Editorial: Feds have a role to play in quelling Chicago gun crime - but not with heavy hand
It seems certain that President Donald Trump will send federal law enforcement agents to Chicago to help quell gun violence that is wracking certain parts of the city. But even Mayor Lori Lightfoot did not know on Tuesday what form that assistance will take beyond the vague assertion that agents from the FBI, Drug Enforcement Agency and Bureau of Alcohol, Tobacco and Firearms will connect with "existing federal agencies" already working in the city.
Lightfoot promised cooperation, a welcome moderation of tone on an issue that has grown increasingly combative between the Democratic mayor and Republican president. But at the same time, she promised "vigilance" to ensure that Chicago does not become a repeat of what has occurred in Portland, Oregon.
There, weeks of protests that were believed to have been winding down, resurged after federal agents arrived without warning on the scene, reportedly wearing camouflage, using unmarked vehicles, detaining and arresting people and employing tear gas and rubber bullets.
That must not happen here.
It is obvious to anyone who pays the least attention that certain parts of Chicago are fixed in an intractable cycle of gun crime. Every Monday brings a new accounting of the dead and wounded -- 10 killed, 60 injured last weekend, according to authorities; 13 killed, 64 injured the weekend before; 15 killed, 79 shot over the Fourth of July weekend. Victims represent every age group from young children to senior citizens. That the city has a problem with gun crime cannot be disputed.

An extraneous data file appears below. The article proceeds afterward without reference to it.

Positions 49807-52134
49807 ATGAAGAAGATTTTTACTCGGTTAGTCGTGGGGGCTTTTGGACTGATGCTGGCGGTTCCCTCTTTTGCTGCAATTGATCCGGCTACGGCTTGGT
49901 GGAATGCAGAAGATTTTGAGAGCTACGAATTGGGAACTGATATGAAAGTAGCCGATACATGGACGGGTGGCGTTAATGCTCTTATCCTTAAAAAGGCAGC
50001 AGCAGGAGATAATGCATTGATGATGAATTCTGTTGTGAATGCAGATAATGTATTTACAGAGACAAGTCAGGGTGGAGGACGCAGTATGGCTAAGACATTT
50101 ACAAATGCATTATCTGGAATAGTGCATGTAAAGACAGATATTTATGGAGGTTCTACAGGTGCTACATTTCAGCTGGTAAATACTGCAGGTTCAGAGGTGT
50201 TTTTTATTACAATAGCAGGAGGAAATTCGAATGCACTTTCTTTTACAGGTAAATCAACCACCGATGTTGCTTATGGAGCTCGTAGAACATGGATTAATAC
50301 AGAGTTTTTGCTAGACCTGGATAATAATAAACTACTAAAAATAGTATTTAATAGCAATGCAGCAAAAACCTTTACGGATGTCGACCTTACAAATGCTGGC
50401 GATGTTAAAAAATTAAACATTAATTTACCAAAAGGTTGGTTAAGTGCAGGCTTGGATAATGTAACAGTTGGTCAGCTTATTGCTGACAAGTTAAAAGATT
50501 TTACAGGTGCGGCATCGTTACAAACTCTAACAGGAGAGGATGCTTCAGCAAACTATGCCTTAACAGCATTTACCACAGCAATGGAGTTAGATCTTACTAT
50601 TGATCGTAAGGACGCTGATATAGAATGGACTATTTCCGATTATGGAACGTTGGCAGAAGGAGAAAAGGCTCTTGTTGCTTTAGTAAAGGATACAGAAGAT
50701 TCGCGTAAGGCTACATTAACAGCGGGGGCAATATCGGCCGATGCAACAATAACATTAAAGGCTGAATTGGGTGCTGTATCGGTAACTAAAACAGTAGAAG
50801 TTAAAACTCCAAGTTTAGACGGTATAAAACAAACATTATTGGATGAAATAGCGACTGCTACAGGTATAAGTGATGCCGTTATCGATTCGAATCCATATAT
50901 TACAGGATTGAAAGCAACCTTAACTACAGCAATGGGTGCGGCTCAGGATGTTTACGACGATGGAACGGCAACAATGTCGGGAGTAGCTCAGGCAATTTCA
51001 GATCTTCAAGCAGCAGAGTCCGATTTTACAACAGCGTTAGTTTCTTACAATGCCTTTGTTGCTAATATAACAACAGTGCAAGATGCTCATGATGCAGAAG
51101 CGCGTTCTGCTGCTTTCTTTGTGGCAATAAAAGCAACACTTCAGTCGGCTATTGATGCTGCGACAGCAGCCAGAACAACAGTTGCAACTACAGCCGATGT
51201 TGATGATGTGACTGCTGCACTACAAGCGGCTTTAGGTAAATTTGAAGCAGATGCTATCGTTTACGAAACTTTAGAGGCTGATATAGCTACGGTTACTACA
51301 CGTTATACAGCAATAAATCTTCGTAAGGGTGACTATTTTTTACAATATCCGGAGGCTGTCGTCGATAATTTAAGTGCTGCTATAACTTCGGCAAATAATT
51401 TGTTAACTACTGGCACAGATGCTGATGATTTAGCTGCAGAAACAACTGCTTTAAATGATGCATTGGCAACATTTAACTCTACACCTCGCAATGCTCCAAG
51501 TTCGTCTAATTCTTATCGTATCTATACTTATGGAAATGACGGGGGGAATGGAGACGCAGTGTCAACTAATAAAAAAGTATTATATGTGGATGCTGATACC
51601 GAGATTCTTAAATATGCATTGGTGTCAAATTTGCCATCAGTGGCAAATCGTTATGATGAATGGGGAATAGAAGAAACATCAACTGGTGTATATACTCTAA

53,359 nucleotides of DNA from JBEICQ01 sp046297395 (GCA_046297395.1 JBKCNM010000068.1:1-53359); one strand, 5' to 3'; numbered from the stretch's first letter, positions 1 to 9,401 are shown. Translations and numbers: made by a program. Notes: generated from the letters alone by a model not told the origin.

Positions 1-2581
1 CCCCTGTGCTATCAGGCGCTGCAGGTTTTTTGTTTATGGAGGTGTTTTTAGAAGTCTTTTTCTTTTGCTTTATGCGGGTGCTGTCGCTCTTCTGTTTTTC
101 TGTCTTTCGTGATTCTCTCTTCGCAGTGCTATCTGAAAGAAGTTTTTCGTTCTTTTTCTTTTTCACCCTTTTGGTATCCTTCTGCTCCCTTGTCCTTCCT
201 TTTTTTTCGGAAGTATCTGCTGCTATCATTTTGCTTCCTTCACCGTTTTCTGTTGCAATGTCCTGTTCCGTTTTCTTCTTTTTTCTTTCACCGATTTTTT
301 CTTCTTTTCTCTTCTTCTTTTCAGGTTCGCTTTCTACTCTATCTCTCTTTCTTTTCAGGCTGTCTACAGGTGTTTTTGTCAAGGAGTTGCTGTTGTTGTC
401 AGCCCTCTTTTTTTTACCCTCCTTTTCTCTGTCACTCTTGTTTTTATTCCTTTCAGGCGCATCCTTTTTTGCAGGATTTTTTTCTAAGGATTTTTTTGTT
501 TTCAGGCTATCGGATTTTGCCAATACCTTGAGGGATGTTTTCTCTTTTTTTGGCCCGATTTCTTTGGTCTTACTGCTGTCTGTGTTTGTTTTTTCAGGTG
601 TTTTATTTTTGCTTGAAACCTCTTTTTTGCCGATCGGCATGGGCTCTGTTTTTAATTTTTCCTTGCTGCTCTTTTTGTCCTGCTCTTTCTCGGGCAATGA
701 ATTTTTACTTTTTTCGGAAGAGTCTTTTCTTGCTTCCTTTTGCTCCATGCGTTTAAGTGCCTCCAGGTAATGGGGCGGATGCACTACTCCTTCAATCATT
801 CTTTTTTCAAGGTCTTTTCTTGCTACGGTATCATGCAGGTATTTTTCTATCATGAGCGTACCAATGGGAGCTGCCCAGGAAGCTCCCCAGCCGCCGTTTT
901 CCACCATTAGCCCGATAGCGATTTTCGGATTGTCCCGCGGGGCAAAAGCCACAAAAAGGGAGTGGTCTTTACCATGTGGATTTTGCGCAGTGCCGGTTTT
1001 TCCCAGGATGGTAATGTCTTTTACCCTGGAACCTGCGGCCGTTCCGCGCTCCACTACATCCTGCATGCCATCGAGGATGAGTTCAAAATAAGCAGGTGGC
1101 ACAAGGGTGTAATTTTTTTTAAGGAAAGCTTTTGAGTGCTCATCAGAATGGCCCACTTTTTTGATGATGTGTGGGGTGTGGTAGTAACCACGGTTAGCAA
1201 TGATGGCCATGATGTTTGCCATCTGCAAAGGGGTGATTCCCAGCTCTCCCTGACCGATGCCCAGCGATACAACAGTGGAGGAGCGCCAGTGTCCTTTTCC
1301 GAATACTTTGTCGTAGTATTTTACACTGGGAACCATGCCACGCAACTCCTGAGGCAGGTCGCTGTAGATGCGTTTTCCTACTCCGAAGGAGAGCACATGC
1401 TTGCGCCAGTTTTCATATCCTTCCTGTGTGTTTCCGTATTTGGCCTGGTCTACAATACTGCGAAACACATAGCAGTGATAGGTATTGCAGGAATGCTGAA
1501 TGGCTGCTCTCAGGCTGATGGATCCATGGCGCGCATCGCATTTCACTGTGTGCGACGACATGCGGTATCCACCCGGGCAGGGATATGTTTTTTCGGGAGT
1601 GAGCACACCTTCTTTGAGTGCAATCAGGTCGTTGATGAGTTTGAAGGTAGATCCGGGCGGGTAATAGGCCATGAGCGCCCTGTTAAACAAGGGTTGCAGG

But the roots of that crime are diverse and complex, so the simplified notion that all that's needed is the application of brute strength is misguided to the point of being dangerous. At a time when people already are on edge about violence by police, introducing additional forces -- who may not be clearly identified and who may have powers to arrest and physically engage people -- can only make matters worse. If authorities employ tactics that ignore due process and impede the rights of people to protest peacefully, they threaten to create long-term systemic abuses and an assault on the Constitution.
In a letter to Trump on Monday, Lightfoot said the federal government can best help through "common-sense gun safety reform," cooperation with local prosecutors and the local U.S. attorney and additional resources for community outreach. Those kinds of systemic approaches to the problem cannot be ignored.
The federal presence may have some role to play in calming violence in Chicago and other major cities in the short term, but, if it does not embrace solutions designed for the long term, it will not be effective. If it becomes politicized, hostile and brutal, it will only bring more harm.